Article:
This year's 3D remake of Piranha is not generating awards buzz. Nor is it being debated for its fine social commentary or riveting performances. It may, however, feature more exposed breasts than any non-porn film released in the last decade. Piranha, rebooted by French director Alexandre Aja, is more fun than most flicks that hit the big screen, and it delivers the gore, sex and debauchery demanded of a movie about flesh-eating fish.
Spring Break comes but once a year to beautiful Lake Victoria in the Arizona desert. Sheriff Julie Forester (Elisabeth Shue) and Deputy Fallon (Ving Rhames) tolerate the hoards of drunken college revelers who turn the lake into a garbage dump because they stimulate local commerce. Forester's son Jake (Steven R. McQueen, grandson of cool) never gets to enjoy the festivities, as his annual task of babysitting his younger siblings does not take place on a party boat. Poor Richard Dreyfuss is the first to be dragged underwater by angry piranhas, schools of which descend upon the tipsy visitors to Lake Victoria, forcing Forester to consider closing down the lake.
A moderately budgeted update of Joe Dante's 1978 schlockfest, Piranha delivers the goods other popcorn horror films like My Bloody Valentine, Sorority Row and Aja's own Mirrors did not. It works because the filmmakers generally realize a movie about killer fish requires little pretense (no offense to Jaws, of course). The opening with Dreyfuss is a playful reminder to movie-goers that Piranha aims to entertain.
Jake reneges on his babysitting duties to serve as location scout for Joe Francis facsimile Derrick Jones (Jerry O'Connell) and his Wild Wild Girls production team. Intrigued by Jake's sudden assertiveness, the object of his affections, Kelly (Jessica Szohr), joins the nudity-hunting party aboard Jones' yacht. People get naked. Piranhas ruin Spring Break.
Along with the aforementioned nudity, Piranha features some fantastic gore. Using a combination of practical and digital effects, Aja managed to bring some downright nasty carnage to the screen. After dabbling in mediocrity with Mirrors, Aja finally brings the talent he showed on High Tension and The Hills Have Eyes out of retirement. The film's biggest set is the boat party on the lake. When piranhas arrive on the scene, an obscene amount of bloodletting occurs. Much of it is funny, some of it is shocking, and all of it is very well staged.
Piranha is also a good-looking film. Aja has a knack for shooting great locations, and some of the underwater footage here is the best I've seen. The acting is also solid for such a ridiculous film. The Forester family is a nice anchor for the film, and Piranha becomes only slightly melodramatic during the family's climactic reunion. I have few complaints about Piranha. It was criminally under-seen in theaters last summer, and the 3D actually added to the experience. At 88 minutes, Piranha does not outstay its welcome; it's just enough of a good thing.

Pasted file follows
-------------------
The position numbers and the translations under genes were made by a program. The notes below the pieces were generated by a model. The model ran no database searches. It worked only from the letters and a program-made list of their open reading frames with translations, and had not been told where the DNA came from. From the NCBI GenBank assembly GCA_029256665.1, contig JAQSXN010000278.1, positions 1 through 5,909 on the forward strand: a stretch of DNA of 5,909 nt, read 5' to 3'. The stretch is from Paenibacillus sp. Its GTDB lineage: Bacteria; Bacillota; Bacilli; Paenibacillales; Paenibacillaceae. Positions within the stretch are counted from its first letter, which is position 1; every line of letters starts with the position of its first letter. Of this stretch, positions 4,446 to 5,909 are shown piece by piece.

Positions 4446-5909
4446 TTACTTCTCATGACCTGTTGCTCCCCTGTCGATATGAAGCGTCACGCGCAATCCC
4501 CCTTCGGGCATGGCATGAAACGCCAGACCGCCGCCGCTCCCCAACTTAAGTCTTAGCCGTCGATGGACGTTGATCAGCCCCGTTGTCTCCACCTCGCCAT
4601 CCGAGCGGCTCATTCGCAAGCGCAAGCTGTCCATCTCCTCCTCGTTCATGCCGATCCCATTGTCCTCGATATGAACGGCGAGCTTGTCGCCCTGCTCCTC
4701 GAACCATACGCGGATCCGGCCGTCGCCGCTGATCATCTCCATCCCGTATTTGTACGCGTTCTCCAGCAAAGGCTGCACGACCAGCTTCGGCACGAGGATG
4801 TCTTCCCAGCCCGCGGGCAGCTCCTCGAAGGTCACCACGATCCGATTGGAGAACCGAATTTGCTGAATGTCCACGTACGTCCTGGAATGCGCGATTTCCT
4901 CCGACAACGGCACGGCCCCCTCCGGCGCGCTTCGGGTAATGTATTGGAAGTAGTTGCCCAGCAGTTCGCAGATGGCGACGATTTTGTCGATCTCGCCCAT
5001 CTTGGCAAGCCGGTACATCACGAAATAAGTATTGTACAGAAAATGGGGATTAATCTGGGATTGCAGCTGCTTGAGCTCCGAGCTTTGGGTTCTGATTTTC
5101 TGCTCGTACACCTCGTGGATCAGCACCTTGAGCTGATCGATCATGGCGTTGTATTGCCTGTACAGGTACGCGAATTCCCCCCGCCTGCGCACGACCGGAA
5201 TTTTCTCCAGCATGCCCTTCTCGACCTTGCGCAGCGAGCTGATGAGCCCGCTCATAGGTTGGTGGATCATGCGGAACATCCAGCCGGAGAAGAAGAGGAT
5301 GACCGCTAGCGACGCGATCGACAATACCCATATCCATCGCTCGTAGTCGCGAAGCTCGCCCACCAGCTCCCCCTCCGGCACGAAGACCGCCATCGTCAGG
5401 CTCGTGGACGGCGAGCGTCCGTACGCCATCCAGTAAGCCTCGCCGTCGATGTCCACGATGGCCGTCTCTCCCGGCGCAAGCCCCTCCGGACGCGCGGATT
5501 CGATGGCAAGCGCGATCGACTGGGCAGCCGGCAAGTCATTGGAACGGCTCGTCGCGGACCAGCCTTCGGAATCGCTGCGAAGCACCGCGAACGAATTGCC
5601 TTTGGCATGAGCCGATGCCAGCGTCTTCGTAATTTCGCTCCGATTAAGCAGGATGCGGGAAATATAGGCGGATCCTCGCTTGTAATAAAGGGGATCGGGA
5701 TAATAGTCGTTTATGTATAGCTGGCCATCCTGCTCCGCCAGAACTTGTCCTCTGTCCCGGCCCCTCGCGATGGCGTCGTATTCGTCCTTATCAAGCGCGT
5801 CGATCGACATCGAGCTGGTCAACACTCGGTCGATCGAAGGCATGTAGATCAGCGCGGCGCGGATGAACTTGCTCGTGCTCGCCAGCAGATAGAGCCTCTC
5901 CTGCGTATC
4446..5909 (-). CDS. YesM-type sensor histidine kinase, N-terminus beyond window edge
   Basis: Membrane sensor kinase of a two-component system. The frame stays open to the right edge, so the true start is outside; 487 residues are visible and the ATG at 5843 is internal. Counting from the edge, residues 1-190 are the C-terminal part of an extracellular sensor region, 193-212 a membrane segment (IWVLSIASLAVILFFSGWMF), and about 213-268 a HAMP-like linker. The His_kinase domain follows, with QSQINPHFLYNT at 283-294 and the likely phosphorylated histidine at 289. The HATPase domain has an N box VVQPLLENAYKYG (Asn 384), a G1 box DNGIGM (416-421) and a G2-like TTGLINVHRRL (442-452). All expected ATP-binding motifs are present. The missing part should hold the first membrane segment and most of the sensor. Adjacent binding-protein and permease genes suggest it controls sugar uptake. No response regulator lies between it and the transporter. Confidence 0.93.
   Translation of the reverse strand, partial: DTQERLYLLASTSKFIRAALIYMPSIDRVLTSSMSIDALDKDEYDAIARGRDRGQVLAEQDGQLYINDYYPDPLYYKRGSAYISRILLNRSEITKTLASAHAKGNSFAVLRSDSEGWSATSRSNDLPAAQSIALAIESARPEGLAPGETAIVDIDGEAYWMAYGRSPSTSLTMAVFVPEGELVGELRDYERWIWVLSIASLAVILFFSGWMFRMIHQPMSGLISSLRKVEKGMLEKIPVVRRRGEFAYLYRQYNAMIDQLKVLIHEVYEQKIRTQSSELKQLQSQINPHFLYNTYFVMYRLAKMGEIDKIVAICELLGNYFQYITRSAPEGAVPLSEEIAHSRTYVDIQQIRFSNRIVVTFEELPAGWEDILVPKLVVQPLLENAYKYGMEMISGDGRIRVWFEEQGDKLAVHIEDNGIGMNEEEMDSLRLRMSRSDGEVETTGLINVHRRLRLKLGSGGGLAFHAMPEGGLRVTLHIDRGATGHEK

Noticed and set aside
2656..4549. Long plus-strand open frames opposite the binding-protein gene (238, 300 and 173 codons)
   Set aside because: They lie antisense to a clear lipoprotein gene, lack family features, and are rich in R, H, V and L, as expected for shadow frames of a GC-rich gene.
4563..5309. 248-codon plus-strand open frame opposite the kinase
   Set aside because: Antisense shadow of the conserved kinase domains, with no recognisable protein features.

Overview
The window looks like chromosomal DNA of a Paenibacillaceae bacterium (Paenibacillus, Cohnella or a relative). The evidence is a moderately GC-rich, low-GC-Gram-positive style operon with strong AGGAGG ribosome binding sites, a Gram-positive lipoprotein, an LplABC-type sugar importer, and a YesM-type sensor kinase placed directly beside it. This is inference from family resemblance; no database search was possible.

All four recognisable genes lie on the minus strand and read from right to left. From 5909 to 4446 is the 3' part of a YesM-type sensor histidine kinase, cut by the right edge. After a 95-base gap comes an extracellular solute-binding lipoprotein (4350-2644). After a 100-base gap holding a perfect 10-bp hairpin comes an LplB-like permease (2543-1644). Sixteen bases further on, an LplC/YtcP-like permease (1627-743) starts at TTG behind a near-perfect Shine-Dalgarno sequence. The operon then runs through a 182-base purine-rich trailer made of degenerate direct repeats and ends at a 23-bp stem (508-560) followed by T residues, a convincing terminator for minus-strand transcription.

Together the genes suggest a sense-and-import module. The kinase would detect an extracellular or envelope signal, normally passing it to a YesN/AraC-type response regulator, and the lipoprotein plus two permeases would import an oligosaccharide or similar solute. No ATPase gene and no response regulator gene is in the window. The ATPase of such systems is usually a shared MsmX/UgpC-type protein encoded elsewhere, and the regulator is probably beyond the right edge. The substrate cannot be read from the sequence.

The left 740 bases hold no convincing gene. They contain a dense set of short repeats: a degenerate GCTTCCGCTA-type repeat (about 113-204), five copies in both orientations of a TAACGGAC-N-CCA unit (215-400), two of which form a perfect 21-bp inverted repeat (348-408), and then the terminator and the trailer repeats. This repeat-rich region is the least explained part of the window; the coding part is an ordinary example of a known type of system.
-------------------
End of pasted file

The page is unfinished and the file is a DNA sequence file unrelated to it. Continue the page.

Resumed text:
Sony Pictures presents Piranha on DVD in 2D for Dimension Films with a pleasing 2.40:1 anamorphic widescreen transfer. The DVD showcases the sun-baked Arizona setting nicely, exhibiting vibrant colors and pleasing depth. Compression artifacts are not an issue, and detail is abundant in the image. Highlights are occasionally blown out, though this replicates the theatrical experience. Skin tones and texture are otherwise natural. The only minor issue I spotted was some murkiness in darker scenes.
The film's Dolby Digital 5.1 soundtrack is impressive. Dialogue is strong and clear, as are the film's ambient effects. Schools of piranha and swirling water circle the sound field, and effects are loud and deep. The replication of the film's score is second only to the use of popular music, and both songs and score can rock your system. English, English SDH and Spanish subtitles are also available.
Dimension provides an impressive pair of extras for the DVD. The Commentary with Producer/Director Alexandre Aja, Producer Grégory Levasseur & Producer Alix Taylor is packed with interesting information about shooting the bloody spectacle. Aja talks a lot, and his passion for filmmaking is evident. I enjoyed hearing about his inspirations for the film and about working with the MPAA. Don't Scream, Just Swim: Behind-the-Scenes of Piranha 3D (1 hour and 30 minutes) is a massive five-part documentary about the film's production. Covering everything from location scouting to the hiring of hundreds of extras and creating the film's graphic effects, the documentary is surprisingly thorough. Although some deleted scenes and a slightly longer documentary are available on the Blu-ray, I applaud Dimension for giving DVD buyers a good selection of extras.
With previews that promised plenty of blood and boobs, Piranha had a lot to live up to. Fortunately, director Alexandre Aja hits a home run. Joyfully nasty and very entertaining, Piranha is about as good as a movie about killer piranhas is likely to be. Sony's DVD features solid picture and sound, as well as a great behind-the-scenes documentary. Highly Recommended.